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By: Abby Lowell on August 3, 2011 - 10:52am - Add new comment

Fueled by the heat of a solstice sun on my back, I climbed higher into the muskeg. The boardwalk was dry and the moist meadow in full bloom. Bog violets and pink shooting stars stood out polka-dotted against the green of sedges, mosses and low-growing bushes. Closer to the trail, dwarf dogwood (or bunchberry) huddled close to the wooden planks and bog laurel bloomed in bright fuschia every few feet.

I’d parked my car at the top of Blueberry Hill and run up to the Treadwell Trail before taking the turn toward Dan Moller cabin.

By: Abby Lowell on August 3, 2011 - 10:57am - Add new comment

The news wasn’t good. I’d failed the hour glucose test by two points —the upper limit was 139, and my level registered 141.

I took it hard. This meant I was one step closer to 332 finger pricks, 83 days of a restricted diet and a mandatory hospital birth.

It’s times like these that make me want to go for a run.

A trail run is where I do my best thinking. I’m able to clear my head, process thoughts that need processing, sort through feelings that need feeling. I’m always surprised that I think about nearly everything but the actual run.

By: Abby Lowell on August 3, 2011 - 11:00am - Add new comment

When it rains, it pours.

Not all welcome the flood. But for me, the deluge has brought a rich assemblage of great things.

First, I passed my follow-up glucose test, which means I bucked the odds and dodged gestational diabetes in this second pregnancy. This means I will sidestep a multitude of unpleasantries. Perhaps most importantly, it means my baby and I seem to be reaping the rewards of pregnancy exercise.

By: Abby Lowell on August 5, 2011 - 9:57am - Add new comment

As soon as I think I’ve heard it all, I’m proven wrong.

“You’re still running?” many have said.

“You ran how many miles yesterday?” is what I’ve heard from others.

Or, one of my personal favorites, “Did you know running causes premature labor?”

It’s questions like these that play on like a skipping CD through my weekly conversations.

I just smile and nod. Or, to the premature labor inquiry, I laugh outright and rebut with a probe on where they got their information.

By: Abby Lowell on May 9, 2012 - 12:39pm - Add new comment

“Let thy food by thy medicine.” - Hippocrates.

This statement has been my mantra.

In our household its importance is heightened by a multitude of factors; but frankly, it truly is a matter of life or death.

Whoa.

Extreme.

It sounds that way, doesn’t it? But it’s not at all different than the messages nutritionists, doctors and scientists have been touting for years - eat right and thrive.

Sounds simple.

By: Abby Lowell on May 9, 2012 - 12:41pm - Add new comment

After waiting 42 weeks, gaining 30 pounds and embarking on 98 runs into the wilderness, my second baby was born — a girl, weighing 7 pounds, 9 ounces.

She was healthy, beautiful and pink as soon as she entered the world. Her cries quieted as she lay on my chest and in that moment all the waiting and work were more than worth it.

Three months later, I’m back working and trying to find time between motherhood, babyhood and a career to squeeze in moments for me.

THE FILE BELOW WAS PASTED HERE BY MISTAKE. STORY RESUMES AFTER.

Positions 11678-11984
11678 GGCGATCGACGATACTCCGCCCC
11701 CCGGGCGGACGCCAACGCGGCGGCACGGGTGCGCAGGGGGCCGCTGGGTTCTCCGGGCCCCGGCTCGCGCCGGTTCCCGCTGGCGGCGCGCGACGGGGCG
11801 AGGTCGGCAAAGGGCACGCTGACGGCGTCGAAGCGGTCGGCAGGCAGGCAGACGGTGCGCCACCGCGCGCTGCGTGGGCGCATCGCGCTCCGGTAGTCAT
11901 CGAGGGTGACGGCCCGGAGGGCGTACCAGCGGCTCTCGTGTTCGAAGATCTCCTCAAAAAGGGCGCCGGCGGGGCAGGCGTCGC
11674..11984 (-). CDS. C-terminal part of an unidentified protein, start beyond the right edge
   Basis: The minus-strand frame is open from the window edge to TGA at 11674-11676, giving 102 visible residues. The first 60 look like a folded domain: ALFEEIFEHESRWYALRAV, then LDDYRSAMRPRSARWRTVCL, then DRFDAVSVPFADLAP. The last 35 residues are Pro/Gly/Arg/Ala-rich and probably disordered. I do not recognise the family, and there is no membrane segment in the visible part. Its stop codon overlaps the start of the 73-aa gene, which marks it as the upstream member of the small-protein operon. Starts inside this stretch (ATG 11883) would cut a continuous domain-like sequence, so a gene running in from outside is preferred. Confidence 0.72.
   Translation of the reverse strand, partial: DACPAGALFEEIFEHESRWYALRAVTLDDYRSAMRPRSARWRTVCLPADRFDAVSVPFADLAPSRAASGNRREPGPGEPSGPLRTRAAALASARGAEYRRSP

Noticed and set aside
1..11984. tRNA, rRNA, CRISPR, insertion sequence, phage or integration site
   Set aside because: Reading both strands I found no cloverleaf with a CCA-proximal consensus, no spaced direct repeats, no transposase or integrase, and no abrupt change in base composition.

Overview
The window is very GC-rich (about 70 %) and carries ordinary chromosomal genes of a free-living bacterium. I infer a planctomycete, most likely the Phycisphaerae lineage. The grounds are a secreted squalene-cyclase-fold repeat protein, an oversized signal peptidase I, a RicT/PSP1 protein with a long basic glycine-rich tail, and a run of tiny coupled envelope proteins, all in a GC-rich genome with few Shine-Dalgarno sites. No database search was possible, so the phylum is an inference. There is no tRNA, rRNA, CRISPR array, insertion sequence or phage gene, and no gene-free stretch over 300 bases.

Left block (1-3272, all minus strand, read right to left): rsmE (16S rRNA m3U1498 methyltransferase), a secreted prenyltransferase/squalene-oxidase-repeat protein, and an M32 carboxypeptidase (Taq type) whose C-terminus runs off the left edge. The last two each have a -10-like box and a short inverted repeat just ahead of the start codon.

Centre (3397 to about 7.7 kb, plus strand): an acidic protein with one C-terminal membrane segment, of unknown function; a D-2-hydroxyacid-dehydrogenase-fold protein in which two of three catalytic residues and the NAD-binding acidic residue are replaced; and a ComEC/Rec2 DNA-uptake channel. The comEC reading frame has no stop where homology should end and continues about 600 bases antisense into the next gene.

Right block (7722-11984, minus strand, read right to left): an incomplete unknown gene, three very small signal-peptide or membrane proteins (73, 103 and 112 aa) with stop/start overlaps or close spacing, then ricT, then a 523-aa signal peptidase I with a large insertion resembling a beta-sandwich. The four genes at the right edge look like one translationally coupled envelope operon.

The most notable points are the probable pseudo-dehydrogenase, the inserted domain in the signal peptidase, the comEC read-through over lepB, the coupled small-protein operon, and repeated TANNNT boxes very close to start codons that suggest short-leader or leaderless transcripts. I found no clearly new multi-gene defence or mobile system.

“I just don’t know how you do it,” people often say.

By: Abby Lowell on May 11, 2012 - 6:33am - Add new comment

I have a confession to make: I have not been fishing.

I’ve been skiing, I’ve been running, hiking and gardening, but no, I have not been fishing.

My trusty fly rod — “Joan” — sits neatly in the rod holder in a corner of our dusty garage. My waders and boots are coated in last year’s mud and bug repellent; the smell of deet puts my mind at the river’s edge.

But in my mind is as close as I’ve gotten this season to the water and, well, that’s just not acceptable.

It’s time for a change.

By: Abby Lowell on July 18, 2012 - 8:09am - Add new comment

By Abby Lowell
Timber to Tideline

My feet sloshed and squished around in my shoes like they were in a washing machine. The lower half of my legs seemed to disappear into the trail as thick, black mud coated every trace of skin beneath.

Somehow, my son had avoided the wretched mud holes. He bounded along, over logs and carefully snuck past wide leaves of devil’s club.

“The prickly parts,” as he called them, were “not nice.”

By: Abby Lowell on July 27, 2012 - 2:12pm - Add new comment

When the sun comes out in Juneau, there’s reason to celebrate.

Rain boots are replaced with flip-flops. GorTex is swapped for cotton. And skin, which is regularly covered by long sleeves, slacks and scarves, is exposed in all its pasty pale perfection.

(At least, that’s how it is if you’re fair-skinned and Scotch-Irish, like myself.)

It’s not until a day or so later, that the regret sets in.

Pasty pale is replaced by tender pink. And while the rains return, the sun’s heat lingers in the form of a pesky sunburn.

By: Abby Lowell on August 8, 2012 - 10:26am - Add new comment

On Friday, I found myself surrounded by volumes of bound Daily Alaska Empire newspapers from 1929. The old editions of the Empire were tattered, at best. Some were held together by fragile strands of aging duct tape, others were only a shadow of their former selves as newsprint fell from the spine and pages snapped like twigs when I tried to turn them.

It’s hard to say how long it had been since someone had flipped through the volume before me — years certainly, possibly decades, maybe even half a century.

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